Or do you mean all subscriptions? This number must me far higher (i don’t have the exact number). But if there are around 60k player online at the same time, you will have a multiple of subscriptions (i would guess 10-20 times).

And about your question. What do subscriptions get over alpha? Well:

  • T2 ships
  • T3 ships
  • Freighter
  • Capital ships
  • Mining Barges
  • Production
  • Trade
  • Planetary interaction
  • Ice mining
  • Science
  • T2 large weapons
  • Corporation Management

And upgrades on most other skills an alpha already has.

The max an Omega can have is around 480 million (not sure if this number is still right). An Alpha, without daily injectors, can have max. 5 million. As you can see there is a lot more to train.
But if you say that an alpha can train up to 20 million, you are indirectly right. But to reach these 20 million, you need to subscribe. Or buy daily injectors. But to reach these missing 15 million, you need 300 daily injectors, or subscribe ~10 month.

.
I found it smart what CCP has done with the Alpha skills. They get players back online in a free to play mode. This way the player count goes up (or stay where it is), and they can pay the servers with the subscriptions and plex sell.
The other way would have been that the servers become more and more empty until the point that they are ghost towns. CCP cannot turn off servers (worlds) like other MMORPG can do. They have only one world.
So CCP adapt to the situation and made a (imo) smart move.

It is funny when so many player always say the mantra: “adapt or die”. But when CCP is doing it, you question it :grinning:


(NaiMor) #8

What are the subscription numbers?


(NaiMor) #9

Quelza
Absolutely spot on.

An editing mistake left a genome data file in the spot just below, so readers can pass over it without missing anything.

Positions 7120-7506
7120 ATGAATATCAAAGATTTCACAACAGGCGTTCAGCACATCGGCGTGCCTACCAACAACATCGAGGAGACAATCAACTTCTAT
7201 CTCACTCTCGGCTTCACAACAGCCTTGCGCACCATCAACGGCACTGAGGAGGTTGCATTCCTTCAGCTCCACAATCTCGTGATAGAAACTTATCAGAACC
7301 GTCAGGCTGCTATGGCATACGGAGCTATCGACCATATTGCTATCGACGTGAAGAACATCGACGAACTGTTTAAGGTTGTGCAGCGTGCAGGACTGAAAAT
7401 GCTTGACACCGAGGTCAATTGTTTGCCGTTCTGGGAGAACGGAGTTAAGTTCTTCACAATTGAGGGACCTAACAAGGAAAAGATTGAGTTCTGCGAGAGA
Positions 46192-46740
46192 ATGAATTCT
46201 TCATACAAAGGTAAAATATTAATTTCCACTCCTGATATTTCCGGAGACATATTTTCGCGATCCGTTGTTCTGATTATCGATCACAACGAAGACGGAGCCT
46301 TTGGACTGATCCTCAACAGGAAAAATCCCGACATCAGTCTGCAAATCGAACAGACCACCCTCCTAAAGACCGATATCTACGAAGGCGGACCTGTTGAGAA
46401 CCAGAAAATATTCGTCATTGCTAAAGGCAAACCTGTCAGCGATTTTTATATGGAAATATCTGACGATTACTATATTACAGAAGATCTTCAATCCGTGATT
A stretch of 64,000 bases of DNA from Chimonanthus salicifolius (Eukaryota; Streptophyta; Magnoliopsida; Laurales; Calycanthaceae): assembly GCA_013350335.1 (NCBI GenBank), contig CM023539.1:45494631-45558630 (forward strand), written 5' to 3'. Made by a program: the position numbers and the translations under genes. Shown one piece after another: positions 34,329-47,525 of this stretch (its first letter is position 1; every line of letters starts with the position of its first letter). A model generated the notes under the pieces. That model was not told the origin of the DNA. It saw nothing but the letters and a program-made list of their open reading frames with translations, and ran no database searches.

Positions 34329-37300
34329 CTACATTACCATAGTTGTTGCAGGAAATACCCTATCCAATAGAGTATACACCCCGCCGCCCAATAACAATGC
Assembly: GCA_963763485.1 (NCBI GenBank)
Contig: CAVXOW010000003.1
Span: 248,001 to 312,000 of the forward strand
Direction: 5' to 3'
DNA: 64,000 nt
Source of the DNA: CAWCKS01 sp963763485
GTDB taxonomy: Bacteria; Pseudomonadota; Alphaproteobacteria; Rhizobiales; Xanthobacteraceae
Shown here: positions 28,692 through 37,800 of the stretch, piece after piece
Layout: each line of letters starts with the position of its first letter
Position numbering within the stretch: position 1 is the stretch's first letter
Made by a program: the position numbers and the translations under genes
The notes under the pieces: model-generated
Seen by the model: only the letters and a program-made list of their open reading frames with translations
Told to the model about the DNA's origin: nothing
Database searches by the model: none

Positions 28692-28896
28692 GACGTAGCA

Thank you for clarifying a few points, unlike some others posts.


(NaiMor) #10

Dani Murano.
I did exaggerate to 70k.
Thank you for the input.
Much appreciated.


(Do Little) #11

One thing we get as subscribers is access to industrial game play which allows us to easily earn enough ISK to purchase PLEX and pay for our subscriptions. If you enjoy the economic simulation, as I do, this is a win-win. Since CCP originally sold the PLEX to someone for real-world money they win too.

While the number of players logged in varies between the high teens and mid 30K range depending on the time of year and the time of day, actual subscriptions are much higher - probably an order of magnitude higher than the average PCU. People don’t play the game 24/7 and an aging player base with real world responsibilities don’t play as much as they used to.

Where I live, a subscription is half the cost of a tavern lunch - pocket change and I’ll get a lot more entertainment value from the subscription!

That said, I expect CCP to continue following the rest of the industry, moving toward a microtransaction - pay for the content you consume -monetization model. It will be interesting to watch - as long as the funds to keep developing the game come from somewhere!


(Ramona McCandless) #12

Click (where it was reported on UK tv) is made by the BBC but is not the national news.

Its a tiny tech programme on in the middle if the night.


(Themanfromdalmontee) #13

There is a difference between concurrent numbers and subscriptions. You have some major issues if you don’t understand that. Considering the high 60’s were when subscriptions were over 280,000 they are more likely in the 150-200K level now including people paying with plex.


(QuakeGod) #14

Alphas are for people who can’t afford a $15 subscription. And if you can’t afford a $15 subscription, there are probably other things you should be doing with your life than playing an online video game. Having said that, Alphas can’t do squat compared to Omegas. Your options are extremely limited.


(Felyx Ravencroft) #15

I’m sorry, but this is self-contradictory fallacy, plain and simple. It’s a relative relationship:

  • the absolute base rate of skill training is X, and applies to Omegas
  • Alphas train at half that speed
  • Ergo, Omegas train twice as fast as Alphas